The Truth About Apple Cider Vinegar

So what’s the deal with ACV and why are we obsessing over it now? Will it come and go like kale and chia seeds? Hopefully it doesn’t go too quick—ACV might be one of the health answers you’ve been looking for. With it’s antioxidant and supposedly healing properties, is it worth time out of your day to try?

Although there has been no concrete research published suggesting ACV does the things that people say it does, personal testimonies have been able to give ACV it’s kitchen credit. ACV has been noted to kill bacteria inside and outside the body, lower blood sugar (and potentially fight diabetes), help you feel full, prevent heart disease, prevent cancer, prevent acid reflux, improve absorption of nutrients and many other health benefits that make it seem to be a miracle substance.

Courtesy: Authority Nutrition

 

After hearing so much about ACV recently, mostly from my mother who is a holistic nut, I decided to try it out for myself. It is impossible to say if I think it is helping me prevent heart disease or cancer (I’ll update this article in about twenty years), but I have noticed its effect on my appetite. What I found on the internet, which I’m really hoping is reliable in this case, suggests to add one tablespoon of ACV to a cup of water and drink it before a meal. Supposedly, it makes you feel full sooner than you normally would. This is due to the presence of pectin in ACV that helps to reduce blood sugar and insulin levels.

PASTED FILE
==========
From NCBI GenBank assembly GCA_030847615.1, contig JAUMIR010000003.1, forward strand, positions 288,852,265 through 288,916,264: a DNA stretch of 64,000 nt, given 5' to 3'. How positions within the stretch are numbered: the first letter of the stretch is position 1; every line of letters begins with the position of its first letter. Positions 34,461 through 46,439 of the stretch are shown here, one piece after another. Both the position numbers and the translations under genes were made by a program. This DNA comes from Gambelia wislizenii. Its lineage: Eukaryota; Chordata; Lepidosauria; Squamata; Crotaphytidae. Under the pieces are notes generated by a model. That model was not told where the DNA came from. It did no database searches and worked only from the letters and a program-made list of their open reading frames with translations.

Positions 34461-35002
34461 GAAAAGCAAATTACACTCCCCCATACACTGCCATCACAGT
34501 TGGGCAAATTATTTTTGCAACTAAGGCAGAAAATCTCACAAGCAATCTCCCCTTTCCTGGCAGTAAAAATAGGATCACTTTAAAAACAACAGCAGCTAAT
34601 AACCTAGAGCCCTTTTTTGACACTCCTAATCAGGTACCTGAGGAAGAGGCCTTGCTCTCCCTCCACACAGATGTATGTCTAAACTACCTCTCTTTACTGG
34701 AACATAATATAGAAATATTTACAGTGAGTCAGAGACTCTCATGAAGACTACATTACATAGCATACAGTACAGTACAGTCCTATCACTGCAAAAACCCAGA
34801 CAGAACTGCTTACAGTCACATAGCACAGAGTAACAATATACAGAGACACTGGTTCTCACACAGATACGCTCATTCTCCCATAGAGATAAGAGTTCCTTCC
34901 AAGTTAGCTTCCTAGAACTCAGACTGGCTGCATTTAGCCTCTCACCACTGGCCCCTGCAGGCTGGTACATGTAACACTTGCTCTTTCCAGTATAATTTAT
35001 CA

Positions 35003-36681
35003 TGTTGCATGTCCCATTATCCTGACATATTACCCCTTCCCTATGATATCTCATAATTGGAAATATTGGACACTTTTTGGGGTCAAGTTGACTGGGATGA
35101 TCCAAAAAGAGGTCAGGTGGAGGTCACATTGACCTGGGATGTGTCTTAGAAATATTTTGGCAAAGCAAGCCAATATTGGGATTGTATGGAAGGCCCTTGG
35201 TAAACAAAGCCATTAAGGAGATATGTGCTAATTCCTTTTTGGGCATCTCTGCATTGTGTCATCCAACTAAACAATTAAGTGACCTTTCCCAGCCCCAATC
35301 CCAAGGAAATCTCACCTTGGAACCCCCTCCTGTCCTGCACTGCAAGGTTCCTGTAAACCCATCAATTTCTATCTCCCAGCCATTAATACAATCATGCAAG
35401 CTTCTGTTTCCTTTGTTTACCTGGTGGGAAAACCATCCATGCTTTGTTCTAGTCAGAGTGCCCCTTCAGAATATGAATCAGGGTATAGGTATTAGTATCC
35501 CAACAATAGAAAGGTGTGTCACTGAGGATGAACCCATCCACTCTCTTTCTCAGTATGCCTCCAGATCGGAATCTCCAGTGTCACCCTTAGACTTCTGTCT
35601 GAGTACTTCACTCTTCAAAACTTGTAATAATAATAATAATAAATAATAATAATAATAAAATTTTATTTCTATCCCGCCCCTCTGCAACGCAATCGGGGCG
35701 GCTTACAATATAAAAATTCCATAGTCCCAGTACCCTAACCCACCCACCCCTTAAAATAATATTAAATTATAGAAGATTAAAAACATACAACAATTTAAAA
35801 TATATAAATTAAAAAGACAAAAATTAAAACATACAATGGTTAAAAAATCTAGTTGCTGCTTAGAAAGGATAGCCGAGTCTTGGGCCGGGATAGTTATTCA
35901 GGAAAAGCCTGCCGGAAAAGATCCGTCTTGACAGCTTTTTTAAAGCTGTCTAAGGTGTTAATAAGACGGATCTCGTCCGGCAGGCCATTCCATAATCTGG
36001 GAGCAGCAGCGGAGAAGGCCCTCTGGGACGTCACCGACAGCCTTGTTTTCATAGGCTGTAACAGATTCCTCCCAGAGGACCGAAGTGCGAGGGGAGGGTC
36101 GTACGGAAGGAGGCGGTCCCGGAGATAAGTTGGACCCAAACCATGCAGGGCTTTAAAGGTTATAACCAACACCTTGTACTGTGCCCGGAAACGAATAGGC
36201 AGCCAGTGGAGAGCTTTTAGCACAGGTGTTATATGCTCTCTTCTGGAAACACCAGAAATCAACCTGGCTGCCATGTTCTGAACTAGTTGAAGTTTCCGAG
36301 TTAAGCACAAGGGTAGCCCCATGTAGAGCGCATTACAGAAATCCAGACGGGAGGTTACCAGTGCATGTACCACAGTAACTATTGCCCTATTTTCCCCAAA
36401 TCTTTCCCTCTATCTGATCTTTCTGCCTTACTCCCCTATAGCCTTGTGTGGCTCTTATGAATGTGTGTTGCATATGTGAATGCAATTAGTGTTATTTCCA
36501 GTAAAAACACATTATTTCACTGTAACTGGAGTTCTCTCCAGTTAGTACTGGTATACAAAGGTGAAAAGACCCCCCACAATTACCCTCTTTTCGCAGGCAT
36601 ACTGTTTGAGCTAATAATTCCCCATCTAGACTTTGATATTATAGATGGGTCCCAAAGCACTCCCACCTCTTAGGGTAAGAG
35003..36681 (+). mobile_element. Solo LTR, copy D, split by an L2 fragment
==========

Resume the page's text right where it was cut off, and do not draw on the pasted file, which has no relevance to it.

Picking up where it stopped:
Personally, I’m not trying to lose weight and my fast metabolism keeps my weight from ever fluctuating, so I have no idea how well this stuff really works in regards to weight loss. However, I have noticed its effect in reducing my appetite. I guess I would rather eat half the pizza than the whole pizza, just to feel better about myself.  But really—I consume a tablespoon every morning before breakfast and I have recognized a noticeable difference in how much food I feel that my body needs.

Courtesy: Remedies For Me

 

In addition to benefits through consumption, ACV also has topical uses. There are claims that it aids with acne, skin allergies, nail fungus, bug bites and an overall appearance of youthful skin. I tried applying ACV on my face once and literally burned my skin so terribly. So if you’re going to try that, have some common sense and water it down first, as you would for oral consumption.

If you want my advice, I would recommend trying it out. The risks and negative health benefits are minimal, unless you’re taking like, ten shots a day. My ACV of choice is Bragg’s Organic Apple Cider Vinegar, it seems to be more “natural” than the other brands out there. Hey, one tablespoon only contains about 3 calories, so what do you really have to lose?